Here are some simple instructions on setting up your Hyper-V environment for failover. You will require at least 2 physical machines running Windows Server 2012 with the Hyper-V 3.0 Role installed. For this configuration they need to be members of the same domain and connected within the same subnet.
Enable replication for the SERVER
PREREQUISITE: HYPER-V ROLE INSTALLED, DOMAIN JOINED
1. In Hyper-V Manager, select Hyper-V Settings, Replication Configuration
2. Check “Enable this computer as a Replica Server.”, “Use Kerberos (HTTP):”, and “Allow replication from any authenticated server” checkboxes
3. Specify the default location to store Replica files
Enable replication on the VM
CONFIGURE BOTH PRIMARY AND REPLICA SERVER REPLICATION AS REPLICA SERVER IN HYPER-V MANAGER -> HYPER-V SETTINGS
LINUX/UNIX SHOULD HAVE STATIC MAC ADDRESS IN VM CONFIGURATION
1. Connect to Hyper-V manager on Primary Server
2. Select Enable Replication… for the guest virtual machine you with to enable replication for
3. Follow the wizard, selecting the Replica server (For: Authentication type, Replication VHDs, Recovery History, and Initial Replication Method – default values are acceptable) and finish
Failover is now possible through the Replication sub-menu, where we can also view Replication Health and Remove Replication.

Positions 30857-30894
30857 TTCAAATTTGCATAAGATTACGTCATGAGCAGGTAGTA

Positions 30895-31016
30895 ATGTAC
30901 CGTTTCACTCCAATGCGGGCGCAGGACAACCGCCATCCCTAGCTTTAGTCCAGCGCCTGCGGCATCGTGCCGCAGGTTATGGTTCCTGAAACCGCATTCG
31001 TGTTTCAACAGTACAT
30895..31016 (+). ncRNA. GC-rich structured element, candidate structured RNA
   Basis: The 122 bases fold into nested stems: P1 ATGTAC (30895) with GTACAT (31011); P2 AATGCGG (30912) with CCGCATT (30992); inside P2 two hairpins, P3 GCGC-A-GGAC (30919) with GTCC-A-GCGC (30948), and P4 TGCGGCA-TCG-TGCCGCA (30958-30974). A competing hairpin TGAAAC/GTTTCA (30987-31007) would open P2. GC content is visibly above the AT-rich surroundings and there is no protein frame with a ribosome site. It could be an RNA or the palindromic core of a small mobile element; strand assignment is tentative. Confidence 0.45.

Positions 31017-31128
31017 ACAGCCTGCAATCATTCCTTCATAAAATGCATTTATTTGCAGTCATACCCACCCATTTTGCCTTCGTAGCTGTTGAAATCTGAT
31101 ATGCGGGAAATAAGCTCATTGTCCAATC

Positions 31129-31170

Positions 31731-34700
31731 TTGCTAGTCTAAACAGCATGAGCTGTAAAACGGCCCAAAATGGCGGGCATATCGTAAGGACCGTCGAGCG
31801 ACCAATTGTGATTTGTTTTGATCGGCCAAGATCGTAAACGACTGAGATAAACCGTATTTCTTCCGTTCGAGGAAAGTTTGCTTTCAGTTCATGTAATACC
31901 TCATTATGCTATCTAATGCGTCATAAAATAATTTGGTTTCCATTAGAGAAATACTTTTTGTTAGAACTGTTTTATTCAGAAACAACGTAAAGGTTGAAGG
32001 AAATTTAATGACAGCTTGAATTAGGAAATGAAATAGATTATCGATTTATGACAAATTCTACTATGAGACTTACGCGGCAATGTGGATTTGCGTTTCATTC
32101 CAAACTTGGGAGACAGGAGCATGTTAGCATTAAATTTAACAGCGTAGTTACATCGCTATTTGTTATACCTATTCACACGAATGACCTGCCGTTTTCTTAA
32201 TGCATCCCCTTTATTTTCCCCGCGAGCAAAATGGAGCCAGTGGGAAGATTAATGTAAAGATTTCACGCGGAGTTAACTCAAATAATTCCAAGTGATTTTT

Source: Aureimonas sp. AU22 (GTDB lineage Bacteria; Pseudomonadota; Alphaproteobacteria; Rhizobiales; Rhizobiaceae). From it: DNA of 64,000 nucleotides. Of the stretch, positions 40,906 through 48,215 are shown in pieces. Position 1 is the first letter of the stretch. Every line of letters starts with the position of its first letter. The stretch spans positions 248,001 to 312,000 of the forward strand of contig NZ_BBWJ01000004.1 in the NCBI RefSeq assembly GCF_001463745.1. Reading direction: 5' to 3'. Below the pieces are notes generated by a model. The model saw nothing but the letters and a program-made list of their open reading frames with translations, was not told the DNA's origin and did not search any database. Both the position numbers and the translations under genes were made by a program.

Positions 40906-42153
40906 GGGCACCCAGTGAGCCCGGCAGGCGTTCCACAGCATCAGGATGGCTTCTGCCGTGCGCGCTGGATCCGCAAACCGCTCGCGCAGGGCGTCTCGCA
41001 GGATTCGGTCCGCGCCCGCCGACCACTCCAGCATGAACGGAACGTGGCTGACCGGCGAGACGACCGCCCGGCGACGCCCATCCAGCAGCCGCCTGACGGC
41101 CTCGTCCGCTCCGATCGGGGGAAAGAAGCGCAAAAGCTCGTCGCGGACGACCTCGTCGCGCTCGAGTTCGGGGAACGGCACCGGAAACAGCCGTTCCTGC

Replication must be enabled on each virtual machine that requires fail over capability – on a per case basis.
In other words, Replication is NOT a server configuration, meaning that each virtual machine could have a different Primary/Replica server pair and that each server can be failed over separately.
Perform a Planned Failover
1. Shut down virtual machine that has replication enabled (see above)
2. Select Planned Failover… from the Replication context sub-menu
3. Ensure the “Start the Replica virtual machine after failover.” check box is selected
4. Click Fail Over
5. Verify the replica server is correctly running the replica virtual machine after the Planned Failover “Failover completed successfully.” dialog box appears (i.e. network configuration)
This process will require a few minutes of downtime since the server must be powered off, replicated and powered back on.
Failover is not the same as the more expensive solution, High Availability (HA) which affords zero downtime.
Fail Over will Fail if virtual machine is not powered off or if both servers are not configured correctly
Perform a Failover
ONLY USE THIS OPTION IF THE PRIMARY SERVER HAS FAILED AS THERE IS POTENTIAL FOR DATA LOSS!
1. Select Failover… from the Replication context sub-menu
2. Specify the recovery point to use
3. Click Fail Over
Move VM back to original server
1. Perform a Planned Failover (see above) once the original server has been repaired
Note: If the original/failed server has been replaced, you will need to configure the replacement server for replication
1. Under the Replication sub-menu in Hyper-V manager, click Remove Replication
2. (OPTIONAL) Manually delete virtual machine from Replica Server
When removing replication, the replica VM will remain on the Replica server and must be manually removed. If you need to enable replication in the future, leaving the VM on the replica server will allow the “Use an existing virtual machine on the Replica server as the initial copy.” option when choosing the initial replication method in the Enable Replication wizard. This can cut down on network traffic but will not necessarily take less time as the servers still need to communicate the changes to the VHD files which can be disk IO intensive. If bandwidth is not a consideration, it usually makes more sense to start from scratch when enabling replication (“Send initial copy over the network.” option).